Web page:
Honey Brook Borough Council reviews code enforcement complaints

Photo by Nicole Belloma Honey Brook Borough Council & Mayor: Seated in the photo front left to right are Honey Brook Mayor Chris Mulhall, and Jessica Curtis, newly elected to Council. Standing left to right are Richard Florio, new member of Council, Ted Ford, vice chairman of Council, Ron Rosciolo, president of Council and Charles Zirkel, member of Council. Missing are Marc Richard and Jeanne Jenzano.
Photo by Nicole Belloma Honey Brook Borough Council & Mayor: Seated in the photo front left to right are Honey Brook Mayor Chris Mulhall, and Jessica Curtis, newly elected to Council. Standing left to right are Richard Florio, new member of Council, Ted Ford, vice chairman of Council, Ron Rosciolo, president of Council and Charles Zirkel, member of Council. Missing are Marc Richard and Jeanne Jenzano.

Honey Brook Borough Council reviewed residents’ complaints regarding code enforcement, with some receiving three or four violation letters.

Honey Brook Borough has had a “number of complaints about the work we have done,” said Dan Malloy from Yerkes Associates, a civil engineering firm primarily in Chester, Delaware, and Montgomery counties. “There is a letter from Borough Clerk Marcia Finnegan. We want to do what the Borough wants by complying with your wishes.”

President of Council Ron Rosciolo said during a Feb. 17 Council meeting that “there have been concerns. There is the protocol of the chain of command. There have been instances of (Zoning Officer Brian) Willicombe using paid time for his own activities or discussing things of no or little concern.”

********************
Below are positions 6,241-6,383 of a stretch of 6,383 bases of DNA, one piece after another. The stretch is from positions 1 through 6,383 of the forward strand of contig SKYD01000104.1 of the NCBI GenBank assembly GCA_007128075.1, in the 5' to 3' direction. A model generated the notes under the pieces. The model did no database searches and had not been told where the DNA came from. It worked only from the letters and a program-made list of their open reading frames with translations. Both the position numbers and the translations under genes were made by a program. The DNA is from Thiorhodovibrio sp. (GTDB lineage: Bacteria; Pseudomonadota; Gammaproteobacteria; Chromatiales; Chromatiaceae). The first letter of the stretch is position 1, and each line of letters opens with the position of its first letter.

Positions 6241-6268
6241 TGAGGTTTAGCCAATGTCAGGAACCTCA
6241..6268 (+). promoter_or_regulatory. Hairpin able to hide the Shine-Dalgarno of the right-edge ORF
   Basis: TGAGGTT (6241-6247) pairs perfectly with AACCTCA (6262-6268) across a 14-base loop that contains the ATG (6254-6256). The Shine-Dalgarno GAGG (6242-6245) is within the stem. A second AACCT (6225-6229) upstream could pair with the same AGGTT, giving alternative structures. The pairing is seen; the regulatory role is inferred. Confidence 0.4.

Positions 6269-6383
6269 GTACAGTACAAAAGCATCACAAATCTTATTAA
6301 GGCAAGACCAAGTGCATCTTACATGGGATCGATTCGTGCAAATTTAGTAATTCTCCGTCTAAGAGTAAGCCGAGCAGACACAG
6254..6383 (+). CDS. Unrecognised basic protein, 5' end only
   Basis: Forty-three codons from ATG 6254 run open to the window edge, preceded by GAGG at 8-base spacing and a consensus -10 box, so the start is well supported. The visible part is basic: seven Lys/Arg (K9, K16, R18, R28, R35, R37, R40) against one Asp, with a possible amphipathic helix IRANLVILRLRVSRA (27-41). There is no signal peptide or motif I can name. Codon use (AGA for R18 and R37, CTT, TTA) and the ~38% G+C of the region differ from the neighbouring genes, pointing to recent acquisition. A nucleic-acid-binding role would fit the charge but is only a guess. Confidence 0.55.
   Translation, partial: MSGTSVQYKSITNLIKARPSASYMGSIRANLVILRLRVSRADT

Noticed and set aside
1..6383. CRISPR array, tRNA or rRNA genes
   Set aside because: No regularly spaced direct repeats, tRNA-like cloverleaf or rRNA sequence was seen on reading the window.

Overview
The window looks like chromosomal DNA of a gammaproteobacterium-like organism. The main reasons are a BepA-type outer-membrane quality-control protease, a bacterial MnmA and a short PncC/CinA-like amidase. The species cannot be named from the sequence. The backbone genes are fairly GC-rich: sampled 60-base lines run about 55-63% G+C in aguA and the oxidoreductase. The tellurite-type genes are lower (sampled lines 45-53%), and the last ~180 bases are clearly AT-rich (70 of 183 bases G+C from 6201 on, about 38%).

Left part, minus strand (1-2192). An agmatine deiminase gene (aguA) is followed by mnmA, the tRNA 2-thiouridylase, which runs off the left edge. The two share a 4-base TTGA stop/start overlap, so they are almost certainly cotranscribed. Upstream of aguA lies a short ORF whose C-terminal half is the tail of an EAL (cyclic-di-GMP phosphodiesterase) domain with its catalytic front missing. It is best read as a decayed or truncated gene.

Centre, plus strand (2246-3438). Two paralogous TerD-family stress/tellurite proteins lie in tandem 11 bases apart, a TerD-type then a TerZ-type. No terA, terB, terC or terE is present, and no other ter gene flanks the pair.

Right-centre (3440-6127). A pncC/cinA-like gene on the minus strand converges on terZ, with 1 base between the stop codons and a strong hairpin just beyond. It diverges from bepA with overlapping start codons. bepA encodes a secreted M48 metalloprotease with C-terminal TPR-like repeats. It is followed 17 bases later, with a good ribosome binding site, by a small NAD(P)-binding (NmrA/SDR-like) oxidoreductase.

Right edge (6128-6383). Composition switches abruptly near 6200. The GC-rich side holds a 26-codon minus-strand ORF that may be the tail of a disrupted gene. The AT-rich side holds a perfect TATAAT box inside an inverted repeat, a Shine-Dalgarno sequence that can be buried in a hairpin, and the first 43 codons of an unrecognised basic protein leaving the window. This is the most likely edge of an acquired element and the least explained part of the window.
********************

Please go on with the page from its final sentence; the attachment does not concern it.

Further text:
“We are also concerned about costs,” said Council Member Ted Ford. “Your employee seems to be going through the Borough singling out items of concern and therefore being overzealous in enforcement. All of the funds in the budget are being spent. We got complaints it was overdone. We want to keep it simple.”

“It is unrealistic,” said Council Member Charles Zirkel. “Something that was not a violation before suddenly becomes a violation. People should not be hit for everything that is not essential like paint and flooring.”

“This is the 4th time we have had a meeting on this concern,” said Rosciolo. “There is a communication problem.”

“I wanted to be here to get a hold of this,” said Malloy.

Council Member Jeanne Jenzano said “picking of miscellaneous issues like a railing and peeling paint are not required. We had a couple here complaining that comments were made about closet doors that did not close.”

“Now it has changed to the opposite. People have come here and said they would not move into the borough if there were all these rules. Before we had Yerkes we had a firm that did nothing,” said Ford. “We are trying to pull the reigns back but nothing is happening. Willicombe made a list of concerns associated with the health, safety and welfare during a drive around the borough. Why should a person receive 3 or 4 letters of violation.”

“A letter is needed for each violation,” said Willicombe. “Each letter has to be certified and sent individually.”